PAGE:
It was after midnight. A friend had left his cell phone in his car, so he went out to his hotel’s parking lot to retrieve it. He noticed a man standing next to the car parked a couple of spaces away from his.
The man was standing near the passenger window. He had a large wrench in his hand, upraised. The man looked up at my friend and lowered his arm.
My friend confronted the man, asking “Is that your car? What are you doing?” The man replied, “Nothing,” and sprinted to a waiting car, which sped out of the parking lot.
What would you do in that situation? Would you say something – or would you walk by, minding your own business?
Street crime is rampant in many cities around the globe. It is somewhat rare for one to witness a crime in progress.
However, it is all too common for someone to witness disruptive behavior in their organizations. Patterns of rudeness, bullying, and psychological aggression happen every day.
In a 2006 study of US workers, researchers found that 41% of respondents (representing 47 million workers) reported experiencing psychological aggression at work. 15% or 13 million workers reported experiencing psychological aggression on a weekly basis.
When bullying or disruptive behavior occurs in your workplace, how do the receivers of those behaviors – or observers of those interactions – respond?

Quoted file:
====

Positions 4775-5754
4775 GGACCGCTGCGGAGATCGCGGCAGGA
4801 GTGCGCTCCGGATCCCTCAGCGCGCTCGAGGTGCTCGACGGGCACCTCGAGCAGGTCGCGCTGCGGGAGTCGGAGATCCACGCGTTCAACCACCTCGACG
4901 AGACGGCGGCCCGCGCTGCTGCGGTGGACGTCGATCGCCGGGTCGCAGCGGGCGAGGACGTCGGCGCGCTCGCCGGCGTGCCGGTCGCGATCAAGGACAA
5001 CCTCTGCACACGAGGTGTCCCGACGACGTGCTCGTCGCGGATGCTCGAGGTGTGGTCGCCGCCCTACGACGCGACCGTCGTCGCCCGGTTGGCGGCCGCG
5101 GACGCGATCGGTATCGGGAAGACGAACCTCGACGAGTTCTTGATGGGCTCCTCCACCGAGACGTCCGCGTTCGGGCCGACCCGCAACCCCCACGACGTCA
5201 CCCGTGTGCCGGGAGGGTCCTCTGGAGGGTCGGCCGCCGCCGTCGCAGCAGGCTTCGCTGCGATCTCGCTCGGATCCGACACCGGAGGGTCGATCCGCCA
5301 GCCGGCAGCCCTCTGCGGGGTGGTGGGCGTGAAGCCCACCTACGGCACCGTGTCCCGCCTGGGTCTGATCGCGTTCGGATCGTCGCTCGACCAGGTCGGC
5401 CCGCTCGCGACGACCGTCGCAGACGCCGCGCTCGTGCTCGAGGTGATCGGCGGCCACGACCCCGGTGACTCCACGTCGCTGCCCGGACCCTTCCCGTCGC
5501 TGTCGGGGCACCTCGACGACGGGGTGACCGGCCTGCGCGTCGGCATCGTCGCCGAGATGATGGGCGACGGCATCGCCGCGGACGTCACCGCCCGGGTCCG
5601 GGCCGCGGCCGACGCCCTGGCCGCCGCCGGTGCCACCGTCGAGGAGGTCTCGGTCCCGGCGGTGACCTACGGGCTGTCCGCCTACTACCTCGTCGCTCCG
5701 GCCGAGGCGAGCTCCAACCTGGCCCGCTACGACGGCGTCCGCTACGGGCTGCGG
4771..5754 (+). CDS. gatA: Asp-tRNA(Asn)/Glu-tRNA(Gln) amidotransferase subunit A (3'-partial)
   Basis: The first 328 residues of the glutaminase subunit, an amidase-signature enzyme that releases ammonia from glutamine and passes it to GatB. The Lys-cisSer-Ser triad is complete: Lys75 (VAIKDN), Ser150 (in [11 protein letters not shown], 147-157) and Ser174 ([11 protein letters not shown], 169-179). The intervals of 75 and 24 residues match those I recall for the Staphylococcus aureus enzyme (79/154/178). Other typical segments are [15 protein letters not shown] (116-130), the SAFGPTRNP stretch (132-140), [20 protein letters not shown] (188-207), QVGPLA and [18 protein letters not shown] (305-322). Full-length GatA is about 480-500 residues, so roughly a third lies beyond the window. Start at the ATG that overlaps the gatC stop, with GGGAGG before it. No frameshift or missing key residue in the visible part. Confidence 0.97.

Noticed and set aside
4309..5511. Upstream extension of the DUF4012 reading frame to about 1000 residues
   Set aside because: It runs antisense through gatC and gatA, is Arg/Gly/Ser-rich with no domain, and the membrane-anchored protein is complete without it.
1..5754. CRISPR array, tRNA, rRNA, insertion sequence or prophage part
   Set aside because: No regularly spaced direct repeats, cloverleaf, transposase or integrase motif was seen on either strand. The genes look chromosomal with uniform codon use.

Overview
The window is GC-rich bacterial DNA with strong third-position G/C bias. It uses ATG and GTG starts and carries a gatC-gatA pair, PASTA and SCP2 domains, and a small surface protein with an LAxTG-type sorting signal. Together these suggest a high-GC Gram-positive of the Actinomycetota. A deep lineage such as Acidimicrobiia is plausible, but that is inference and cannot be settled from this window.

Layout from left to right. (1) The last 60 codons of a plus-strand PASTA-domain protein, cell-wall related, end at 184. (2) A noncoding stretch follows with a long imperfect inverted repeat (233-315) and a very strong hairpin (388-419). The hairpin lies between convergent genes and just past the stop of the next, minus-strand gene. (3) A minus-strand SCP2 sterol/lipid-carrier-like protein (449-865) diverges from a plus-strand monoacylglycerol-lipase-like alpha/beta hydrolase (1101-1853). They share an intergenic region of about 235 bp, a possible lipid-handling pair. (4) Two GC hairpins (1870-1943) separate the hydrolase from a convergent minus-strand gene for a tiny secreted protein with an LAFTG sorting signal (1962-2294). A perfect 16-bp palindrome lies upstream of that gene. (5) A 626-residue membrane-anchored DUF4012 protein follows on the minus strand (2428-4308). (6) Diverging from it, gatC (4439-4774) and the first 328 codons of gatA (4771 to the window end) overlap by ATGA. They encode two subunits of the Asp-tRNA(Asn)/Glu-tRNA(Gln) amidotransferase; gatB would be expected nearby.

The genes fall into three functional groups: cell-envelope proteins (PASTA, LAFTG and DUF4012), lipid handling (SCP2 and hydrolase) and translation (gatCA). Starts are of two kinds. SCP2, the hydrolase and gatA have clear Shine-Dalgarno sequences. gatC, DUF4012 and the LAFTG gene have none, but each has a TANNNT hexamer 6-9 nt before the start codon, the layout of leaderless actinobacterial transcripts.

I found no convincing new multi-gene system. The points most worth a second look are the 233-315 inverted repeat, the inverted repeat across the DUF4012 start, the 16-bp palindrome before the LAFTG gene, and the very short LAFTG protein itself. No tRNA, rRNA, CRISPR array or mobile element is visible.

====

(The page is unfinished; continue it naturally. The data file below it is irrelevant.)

If companies have formalized their purpose, values, strategies, and goals in an organizational constitution, those agreements can make it easier for receivers or observers to engage those disruptive players in a positive way.
If values are defined in behavioral terms, the workplace “rules of engagement” – how people are to treat each other – are crystal clear. If your company’s valued behaviors state that staff will treat each other with respect, every moment of every day, disruptive behavior can be addressed more effectively.
In the absence of clear workplace expectations for performance and values, aggressive behaviors can overwhelm cooperative intentions.
To finish the story with my friend, he immediately noted down the license number of the car the man got in to and went to the hotel’s front desk to report what he had seen. The police were called and my friend submitted a police report, describing what happened.
He said, “I didn’t know if the guy was going to hit me or what, but I couldn’t let him break into that car.” I said, “I’m proud of you for doing the right thing in the face of many unknowns, and I’m glad you’re safe.”
I hope I would do what my friend did and be a good citizen.
Join in the conversation about this post/podcast in the comments section below. How well is disruptive behavior addressed in your organization?
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